Nigeria is certainly warming up for its next general elections, what with the clamor now for electoral reforms ahead of the 2011 elections getting stronger and stronger by the day: agitations, demonstration’s by pressure groups and so on; notably the call for the adoption of the recommendations of retired justice Uwais report on electoral reforms.
The point is that the current electoral system is flawed and thus redress is being sought ahead of the next elections so that credible leaders and more importantly, leaders of the people can be elected. In other words, the people are essentially demanding or calling for a system that provides each individual a level playing field and thus allows genuine and credible individuals to get a fair opportunity to emerge from the Hustings. This is absolutely laudable, and those involved in the process so far deserve plaudits, in as much as they have demonstrated high responsibility to their country.
Granted, a reformed electoral system that will produce the desired candidates in a fair and credible manner is not the end in itself. In other words, good or bad candidates could eventually emerge in spite of fair and credible elections, since it is the choice of the people that ultimately prevails in such a system. But then, we are interested in good governance, since this is what is ideal and is what will ultimately bring about the common good. Incidentally, this is what is driving the clamour for electoral reforms.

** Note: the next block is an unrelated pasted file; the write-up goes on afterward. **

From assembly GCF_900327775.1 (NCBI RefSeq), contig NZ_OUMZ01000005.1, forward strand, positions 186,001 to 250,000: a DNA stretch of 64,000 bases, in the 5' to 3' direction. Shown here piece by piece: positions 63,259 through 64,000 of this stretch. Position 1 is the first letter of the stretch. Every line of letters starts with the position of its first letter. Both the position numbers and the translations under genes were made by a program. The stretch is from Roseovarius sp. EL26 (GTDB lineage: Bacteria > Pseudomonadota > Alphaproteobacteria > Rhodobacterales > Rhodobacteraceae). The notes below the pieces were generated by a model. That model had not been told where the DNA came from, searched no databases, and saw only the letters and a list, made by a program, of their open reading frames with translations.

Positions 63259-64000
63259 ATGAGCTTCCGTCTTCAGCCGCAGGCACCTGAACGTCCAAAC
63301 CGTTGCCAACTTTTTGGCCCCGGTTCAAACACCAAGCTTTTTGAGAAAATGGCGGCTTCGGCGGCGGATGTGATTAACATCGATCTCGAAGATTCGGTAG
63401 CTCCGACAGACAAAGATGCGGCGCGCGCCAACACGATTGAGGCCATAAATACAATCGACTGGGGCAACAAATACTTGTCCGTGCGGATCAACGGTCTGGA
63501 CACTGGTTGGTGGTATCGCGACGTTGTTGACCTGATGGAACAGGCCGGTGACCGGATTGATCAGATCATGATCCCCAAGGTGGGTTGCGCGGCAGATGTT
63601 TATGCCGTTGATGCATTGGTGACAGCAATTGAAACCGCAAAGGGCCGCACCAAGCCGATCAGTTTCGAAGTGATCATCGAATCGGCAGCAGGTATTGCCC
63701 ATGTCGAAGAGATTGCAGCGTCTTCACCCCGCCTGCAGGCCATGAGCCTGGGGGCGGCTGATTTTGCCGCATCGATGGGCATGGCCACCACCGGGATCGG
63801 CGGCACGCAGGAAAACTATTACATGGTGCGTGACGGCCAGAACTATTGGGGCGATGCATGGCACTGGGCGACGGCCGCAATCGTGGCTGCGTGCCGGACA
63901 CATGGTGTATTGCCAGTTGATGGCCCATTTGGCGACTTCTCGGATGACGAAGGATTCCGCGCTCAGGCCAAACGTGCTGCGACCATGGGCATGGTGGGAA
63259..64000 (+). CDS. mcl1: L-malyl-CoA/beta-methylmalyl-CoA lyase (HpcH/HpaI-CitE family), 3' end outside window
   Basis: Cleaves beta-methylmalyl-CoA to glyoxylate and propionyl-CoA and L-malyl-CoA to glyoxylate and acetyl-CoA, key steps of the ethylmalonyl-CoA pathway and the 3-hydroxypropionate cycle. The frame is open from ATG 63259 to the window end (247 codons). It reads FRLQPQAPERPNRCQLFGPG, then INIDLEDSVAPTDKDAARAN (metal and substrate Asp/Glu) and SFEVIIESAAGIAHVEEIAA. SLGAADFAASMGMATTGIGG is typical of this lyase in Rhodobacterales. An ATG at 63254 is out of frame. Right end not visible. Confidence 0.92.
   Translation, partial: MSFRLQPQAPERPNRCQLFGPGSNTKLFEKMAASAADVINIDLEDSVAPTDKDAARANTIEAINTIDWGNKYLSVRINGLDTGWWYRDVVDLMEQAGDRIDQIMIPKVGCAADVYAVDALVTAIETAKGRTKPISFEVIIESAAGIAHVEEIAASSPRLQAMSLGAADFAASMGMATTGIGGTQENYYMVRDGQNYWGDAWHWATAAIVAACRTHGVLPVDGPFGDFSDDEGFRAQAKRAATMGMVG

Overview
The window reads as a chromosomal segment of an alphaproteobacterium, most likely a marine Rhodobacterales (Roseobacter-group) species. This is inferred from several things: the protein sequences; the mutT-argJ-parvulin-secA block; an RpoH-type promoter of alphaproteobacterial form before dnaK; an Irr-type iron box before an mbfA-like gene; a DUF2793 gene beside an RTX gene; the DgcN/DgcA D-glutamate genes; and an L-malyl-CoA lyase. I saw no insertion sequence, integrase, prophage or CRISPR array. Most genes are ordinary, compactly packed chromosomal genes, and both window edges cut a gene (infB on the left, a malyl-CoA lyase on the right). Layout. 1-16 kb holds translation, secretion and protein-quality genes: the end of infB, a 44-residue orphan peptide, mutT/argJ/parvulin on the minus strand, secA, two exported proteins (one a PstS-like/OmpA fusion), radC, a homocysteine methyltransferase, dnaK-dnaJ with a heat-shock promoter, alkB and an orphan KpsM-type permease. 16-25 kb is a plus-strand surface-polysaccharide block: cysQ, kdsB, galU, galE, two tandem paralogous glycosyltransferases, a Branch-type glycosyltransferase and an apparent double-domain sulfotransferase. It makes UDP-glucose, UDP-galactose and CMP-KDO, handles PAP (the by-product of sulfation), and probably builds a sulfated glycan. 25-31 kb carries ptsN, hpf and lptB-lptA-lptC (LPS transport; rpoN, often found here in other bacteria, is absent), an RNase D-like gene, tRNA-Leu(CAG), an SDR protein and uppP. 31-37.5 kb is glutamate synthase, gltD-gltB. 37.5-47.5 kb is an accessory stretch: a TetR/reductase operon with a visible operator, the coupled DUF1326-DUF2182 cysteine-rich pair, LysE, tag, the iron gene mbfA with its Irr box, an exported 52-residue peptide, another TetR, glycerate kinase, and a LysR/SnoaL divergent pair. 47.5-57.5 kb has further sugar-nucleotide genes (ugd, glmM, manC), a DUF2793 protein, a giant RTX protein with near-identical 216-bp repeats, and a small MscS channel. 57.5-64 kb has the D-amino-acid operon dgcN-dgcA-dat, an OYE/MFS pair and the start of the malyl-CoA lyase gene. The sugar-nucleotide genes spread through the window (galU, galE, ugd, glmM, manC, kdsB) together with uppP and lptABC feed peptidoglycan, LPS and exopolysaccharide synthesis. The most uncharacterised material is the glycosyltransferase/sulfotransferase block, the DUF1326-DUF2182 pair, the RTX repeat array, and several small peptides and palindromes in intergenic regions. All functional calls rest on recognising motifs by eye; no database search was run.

However, it could be argued that the emergence of credible leaders alone is not good enough for good governance. After all so – called credible individuals have emerged in the past and have misgoverned.
Significantly, the clamour for electoral reforms is because the current system has produced many terrible leaders who have not been too concerned for the common good. Even some of those who were considered good have even become Frankenstein’s. In other words, they basically no longer listen or respect the wishes of people; rather they even try to suppress the people with the power of office. Thus it is desirable that a system be put in place that is calculated to predetermine the kind of leaders the populace desire, and who will do them service while they hold office.
Ideally, in order to get the leaders who will to do what will benefit the people, a social contract will have to be signed with them at the campaign stage of the electioneering process. This document will of course impose control on the leader and will serve to deter the calculating type: those who look to their interests. But then it not as if the people will literally sign a document; after all a manifesto is supposed to be a social contract. This manifesto will then be submitted to the electoral body for record purposes as well as a governance inspectorate office.